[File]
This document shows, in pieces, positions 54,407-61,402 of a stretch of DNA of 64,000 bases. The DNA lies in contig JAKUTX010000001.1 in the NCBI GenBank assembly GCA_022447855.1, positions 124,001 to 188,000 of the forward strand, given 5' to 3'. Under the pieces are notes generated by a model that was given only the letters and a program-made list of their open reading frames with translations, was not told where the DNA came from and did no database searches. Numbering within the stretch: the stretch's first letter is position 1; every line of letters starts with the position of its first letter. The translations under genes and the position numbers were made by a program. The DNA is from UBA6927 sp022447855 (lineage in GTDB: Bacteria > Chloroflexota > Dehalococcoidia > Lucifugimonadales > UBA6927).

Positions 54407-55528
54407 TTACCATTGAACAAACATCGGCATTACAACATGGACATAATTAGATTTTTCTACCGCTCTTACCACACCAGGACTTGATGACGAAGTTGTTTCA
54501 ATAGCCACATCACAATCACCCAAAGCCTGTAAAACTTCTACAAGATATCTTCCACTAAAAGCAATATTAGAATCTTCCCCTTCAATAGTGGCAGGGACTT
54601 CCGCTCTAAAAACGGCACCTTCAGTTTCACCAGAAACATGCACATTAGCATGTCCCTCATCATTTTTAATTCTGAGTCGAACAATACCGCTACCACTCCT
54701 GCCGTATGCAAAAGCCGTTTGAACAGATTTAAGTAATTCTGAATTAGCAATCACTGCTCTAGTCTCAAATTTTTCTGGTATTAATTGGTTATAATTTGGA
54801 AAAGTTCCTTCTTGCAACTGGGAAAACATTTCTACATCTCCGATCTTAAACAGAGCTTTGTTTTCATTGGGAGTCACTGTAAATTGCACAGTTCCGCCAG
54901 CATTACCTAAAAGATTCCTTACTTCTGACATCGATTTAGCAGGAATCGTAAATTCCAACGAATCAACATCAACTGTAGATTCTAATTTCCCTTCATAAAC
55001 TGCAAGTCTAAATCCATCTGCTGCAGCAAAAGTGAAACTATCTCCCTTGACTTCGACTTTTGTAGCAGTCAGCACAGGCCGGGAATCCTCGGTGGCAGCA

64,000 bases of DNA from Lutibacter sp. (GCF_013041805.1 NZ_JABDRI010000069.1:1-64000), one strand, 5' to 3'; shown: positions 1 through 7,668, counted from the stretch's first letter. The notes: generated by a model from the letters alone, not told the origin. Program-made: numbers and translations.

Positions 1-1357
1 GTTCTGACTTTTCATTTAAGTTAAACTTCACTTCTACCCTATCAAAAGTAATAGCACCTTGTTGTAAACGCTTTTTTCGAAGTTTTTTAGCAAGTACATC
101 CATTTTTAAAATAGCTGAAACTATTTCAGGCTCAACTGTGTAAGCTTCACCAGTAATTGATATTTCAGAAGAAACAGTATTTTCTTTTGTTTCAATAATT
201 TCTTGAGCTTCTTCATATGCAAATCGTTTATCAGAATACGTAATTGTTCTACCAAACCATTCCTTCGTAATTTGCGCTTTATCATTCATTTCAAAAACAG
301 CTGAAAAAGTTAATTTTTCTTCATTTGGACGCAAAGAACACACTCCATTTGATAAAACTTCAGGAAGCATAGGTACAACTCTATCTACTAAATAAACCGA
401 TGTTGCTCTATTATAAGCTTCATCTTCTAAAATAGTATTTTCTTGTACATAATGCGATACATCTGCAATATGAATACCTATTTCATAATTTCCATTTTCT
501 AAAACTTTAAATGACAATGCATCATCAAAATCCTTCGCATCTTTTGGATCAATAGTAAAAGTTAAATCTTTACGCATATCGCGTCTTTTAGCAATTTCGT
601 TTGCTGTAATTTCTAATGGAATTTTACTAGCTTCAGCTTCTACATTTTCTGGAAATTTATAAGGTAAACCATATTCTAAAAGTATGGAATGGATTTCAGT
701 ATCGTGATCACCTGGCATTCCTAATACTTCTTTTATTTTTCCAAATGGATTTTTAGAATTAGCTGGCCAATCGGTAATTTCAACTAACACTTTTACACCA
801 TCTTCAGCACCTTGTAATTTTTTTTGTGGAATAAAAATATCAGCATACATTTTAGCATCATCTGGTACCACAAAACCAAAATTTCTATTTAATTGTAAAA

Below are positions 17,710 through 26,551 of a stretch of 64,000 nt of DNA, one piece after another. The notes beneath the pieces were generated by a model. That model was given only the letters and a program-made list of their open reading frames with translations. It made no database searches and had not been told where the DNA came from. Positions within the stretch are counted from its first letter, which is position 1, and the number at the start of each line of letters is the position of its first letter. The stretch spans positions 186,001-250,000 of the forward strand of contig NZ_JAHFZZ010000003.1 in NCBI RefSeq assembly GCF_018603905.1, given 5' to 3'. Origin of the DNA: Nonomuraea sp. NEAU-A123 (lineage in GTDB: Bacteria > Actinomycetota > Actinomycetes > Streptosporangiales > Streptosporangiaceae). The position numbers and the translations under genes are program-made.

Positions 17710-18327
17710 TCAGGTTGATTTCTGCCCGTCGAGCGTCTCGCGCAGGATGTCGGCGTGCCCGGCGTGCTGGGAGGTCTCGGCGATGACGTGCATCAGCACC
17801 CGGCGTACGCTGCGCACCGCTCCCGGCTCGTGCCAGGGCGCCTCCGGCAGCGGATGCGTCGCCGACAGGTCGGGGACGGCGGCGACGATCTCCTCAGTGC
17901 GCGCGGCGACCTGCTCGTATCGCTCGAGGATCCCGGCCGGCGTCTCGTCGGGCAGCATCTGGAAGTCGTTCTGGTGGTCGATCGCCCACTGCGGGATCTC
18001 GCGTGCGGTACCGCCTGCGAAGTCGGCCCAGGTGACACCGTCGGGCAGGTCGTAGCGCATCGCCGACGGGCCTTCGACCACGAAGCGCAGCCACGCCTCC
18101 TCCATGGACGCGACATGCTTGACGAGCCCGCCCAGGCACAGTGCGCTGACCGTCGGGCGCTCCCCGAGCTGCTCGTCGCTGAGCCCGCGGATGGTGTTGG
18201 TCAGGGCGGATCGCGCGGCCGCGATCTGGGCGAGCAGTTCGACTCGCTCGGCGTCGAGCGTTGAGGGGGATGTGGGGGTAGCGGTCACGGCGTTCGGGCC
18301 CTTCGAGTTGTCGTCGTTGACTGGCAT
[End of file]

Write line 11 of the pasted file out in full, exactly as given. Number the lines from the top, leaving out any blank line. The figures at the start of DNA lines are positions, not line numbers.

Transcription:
Positions 1-1357